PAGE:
With a busy summer in Cottage Country ahead of us, Aspen Valley Wildlife Sanctuary is asking drivers to slow down and be aware of their surroundings.

“You’ve heard this message before, yet we’re hearing from an increasing number of people that have collided with an animal while driving,” said Jan Kingshott, Director of Animal Welfare at the sanctuary. “The message isn’t sinking in the way it should, and we’re hoping it will.  While some drivers have hit an animal through no fault of their own, others admit that they might have avoided the collision altogether had they been paying closer attention and driving the speed limit.”

She adds that just as humans will be on the move this summer, animals will be, too.

In just one week in May, officials with the sanctuary say they have admitted three orphaned moose calves. Two of them were hit by vehicles. One of the crashes resulted in a mother cow being killed, officials say. The calves are now in the care of the sanctuary and officials explain individualized care plans have been put into action.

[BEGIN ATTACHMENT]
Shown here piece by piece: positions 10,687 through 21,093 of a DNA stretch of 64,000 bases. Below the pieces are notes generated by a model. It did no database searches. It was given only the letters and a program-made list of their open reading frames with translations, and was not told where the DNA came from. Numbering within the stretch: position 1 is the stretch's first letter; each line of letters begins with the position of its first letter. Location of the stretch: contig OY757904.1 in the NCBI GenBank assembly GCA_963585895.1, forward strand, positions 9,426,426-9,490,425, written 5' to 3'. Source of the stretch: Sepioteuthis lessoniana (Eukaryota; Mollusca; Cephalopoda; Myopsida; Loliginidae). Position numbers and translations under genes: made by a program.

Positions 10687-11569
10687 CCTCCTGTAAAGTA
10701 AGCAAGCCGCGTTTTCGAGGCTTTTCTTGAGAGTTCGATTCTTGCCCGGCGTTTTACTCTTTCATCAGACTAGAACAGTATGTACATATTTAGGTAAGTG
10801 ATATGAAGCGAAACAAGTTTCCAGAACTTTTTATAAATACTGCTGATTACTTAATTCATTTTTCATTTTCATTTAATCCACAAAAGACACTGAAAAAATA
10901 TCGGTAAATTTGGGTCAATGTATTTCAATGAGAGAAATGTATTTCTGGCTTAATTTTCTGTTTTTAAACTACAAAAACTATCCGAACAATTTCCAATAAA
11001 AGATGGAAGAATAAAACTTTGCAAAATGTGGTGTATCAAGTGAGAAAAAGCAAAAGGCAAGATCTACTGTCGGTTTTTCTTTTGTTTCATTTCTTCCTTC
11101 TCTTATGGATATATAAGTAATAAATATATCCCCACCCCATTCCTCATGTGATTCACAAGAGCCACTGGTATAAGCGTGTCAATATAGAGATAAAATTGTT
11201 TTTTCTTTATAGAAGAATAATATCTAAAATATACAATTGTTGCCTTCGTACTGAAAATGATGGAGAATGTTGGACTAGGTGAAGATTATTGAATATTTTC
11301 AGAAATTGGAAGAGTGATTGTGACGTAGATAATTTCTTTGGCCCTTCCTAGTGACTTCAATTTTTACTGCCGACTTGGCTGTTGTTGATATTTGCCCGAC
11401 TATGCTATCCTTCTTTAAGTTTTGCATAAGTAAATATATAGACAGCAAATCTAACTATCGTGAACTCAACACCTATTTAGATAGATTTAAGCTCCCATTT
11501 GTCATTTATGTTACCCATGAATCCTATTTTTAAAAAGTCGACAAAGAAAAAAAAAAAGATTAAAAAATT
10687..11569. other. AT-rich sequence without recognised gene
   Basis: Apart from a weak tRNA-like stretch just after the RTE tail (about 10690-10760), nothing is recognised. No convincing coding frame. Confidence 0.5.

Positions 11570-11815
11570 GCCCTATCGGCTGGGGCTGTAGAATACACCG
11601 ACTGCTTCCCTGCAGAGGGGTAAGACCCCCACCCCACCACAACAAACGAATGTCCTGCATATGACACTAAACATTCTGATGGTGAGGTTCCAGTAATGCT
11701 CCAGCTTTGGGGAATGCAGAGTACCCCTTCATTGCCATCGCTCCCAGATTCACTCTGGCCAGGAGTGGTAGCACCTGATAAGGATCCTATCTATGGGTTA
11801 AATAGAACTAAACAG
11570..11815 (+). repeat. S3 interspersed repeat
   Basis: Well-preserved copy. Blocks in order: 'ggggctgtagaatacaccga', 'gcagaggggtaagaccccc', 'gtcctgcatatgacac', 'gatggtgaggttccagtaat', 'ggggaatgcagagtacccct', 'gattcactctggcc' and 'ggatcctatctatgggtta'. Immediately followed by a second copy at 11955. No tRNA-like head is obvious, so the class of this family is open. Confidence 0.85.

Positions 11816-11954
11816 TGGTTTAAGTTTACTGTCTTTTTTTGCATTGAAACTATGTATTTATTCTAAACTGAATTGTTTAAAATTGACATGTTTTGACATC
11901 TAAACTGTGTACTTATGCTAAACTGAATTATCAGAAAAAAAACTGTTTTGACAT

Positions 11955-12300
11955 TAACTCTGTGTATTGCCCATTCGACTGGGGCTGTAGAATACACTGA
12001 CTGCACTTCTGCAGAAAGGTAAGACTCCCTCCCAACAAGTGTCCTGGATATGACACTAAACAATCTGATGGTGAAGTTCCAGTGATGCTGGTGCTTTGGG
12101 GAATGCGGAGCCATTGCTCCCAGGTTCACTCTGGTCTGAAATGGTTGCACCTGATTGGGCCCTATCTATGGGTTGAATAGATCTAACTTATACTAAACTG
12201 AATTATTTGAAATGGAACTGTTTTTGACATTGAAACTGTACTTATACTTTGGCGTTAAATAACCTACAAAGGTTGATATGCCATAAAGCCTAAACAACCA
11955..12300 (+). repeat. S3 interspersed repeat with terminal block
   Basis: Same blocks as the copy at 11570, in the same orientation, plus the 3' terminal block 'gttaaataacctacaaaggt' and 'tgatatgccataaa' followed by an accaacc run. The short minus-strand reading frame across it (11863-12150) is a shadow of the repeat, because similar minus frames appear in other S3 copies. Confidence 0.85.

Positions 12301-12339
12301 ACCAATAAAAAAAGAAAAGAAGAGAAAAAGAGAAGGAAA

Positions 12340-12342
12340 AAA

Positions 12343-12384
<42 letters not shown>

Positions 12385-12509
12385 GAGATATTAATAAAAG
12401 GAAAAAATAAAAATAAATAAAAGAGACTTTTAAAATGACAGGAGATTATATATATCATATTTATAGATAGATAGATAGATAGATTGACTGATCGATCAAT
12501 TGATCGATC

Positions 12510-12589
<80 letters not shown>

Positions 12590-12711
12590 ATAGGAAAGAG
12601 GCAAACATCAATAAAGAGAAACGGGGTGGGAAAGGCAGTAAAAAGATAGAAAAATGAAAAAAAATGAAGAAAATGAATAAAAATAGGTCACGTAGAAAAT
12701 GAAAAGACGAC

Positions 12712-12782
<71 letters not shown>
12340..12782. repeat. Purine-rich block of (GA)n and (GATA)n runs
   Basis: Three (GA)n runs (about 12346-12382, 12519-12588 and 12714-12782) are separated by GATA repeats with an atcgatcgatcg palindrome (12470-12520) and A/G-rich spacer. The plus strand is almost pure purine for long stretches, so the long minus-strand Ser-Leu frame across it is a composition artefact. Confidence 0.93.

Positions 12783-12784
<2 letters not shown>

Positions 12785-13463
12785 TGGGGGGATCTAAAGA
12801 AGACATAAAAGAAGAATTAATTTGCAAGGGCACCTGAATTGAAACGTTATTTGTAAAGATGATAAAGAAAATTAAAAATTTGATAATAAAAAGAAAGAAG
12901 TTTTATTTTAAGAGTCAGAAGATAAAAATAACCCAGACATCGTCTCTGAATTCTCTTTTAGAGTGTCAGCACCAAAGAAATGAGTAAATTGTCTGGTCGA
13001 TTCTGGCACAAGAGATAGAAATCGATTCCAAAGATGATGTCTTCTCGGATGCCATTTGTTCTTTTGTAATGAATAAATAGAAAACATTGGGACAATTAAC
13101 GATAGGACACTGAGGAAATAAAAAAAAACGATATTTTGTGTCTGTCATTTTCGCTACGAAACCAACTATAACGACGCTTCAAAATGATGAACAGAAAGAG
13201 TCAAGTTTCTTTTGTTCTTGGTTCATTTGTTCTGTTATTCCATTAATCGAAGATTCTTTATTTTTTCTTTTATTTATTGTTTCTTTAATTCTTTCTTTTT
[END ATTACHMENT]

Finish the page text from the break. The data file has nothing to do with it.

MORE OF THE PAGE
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“We receive hundreds of calls from many kind people who are asking for advice about wild animals that appear to be in trouble,” said Linda Glimps, Executive Director of the sanctuary. “Often, we advise callers to first observe and ensure that the animals actually require assistance. With some watchful waiting, many of our callers witness mothers returning to their young after foraging for food and have avoided becoming accidental ‘kidnappers.’”

Officials say spring and summer are the busiest months at the sanctuary. Over 1,100 animals were admitted during that time last year, they say, and add they anticipate that number to grow this year.

“AsIt is paramount to all of us here at Aspen Valley Wildlife Sanctuary that wildlife does not suffer needlessly, and we treat each animal with the dignity and respect it rightfully deserves,” added Glimps.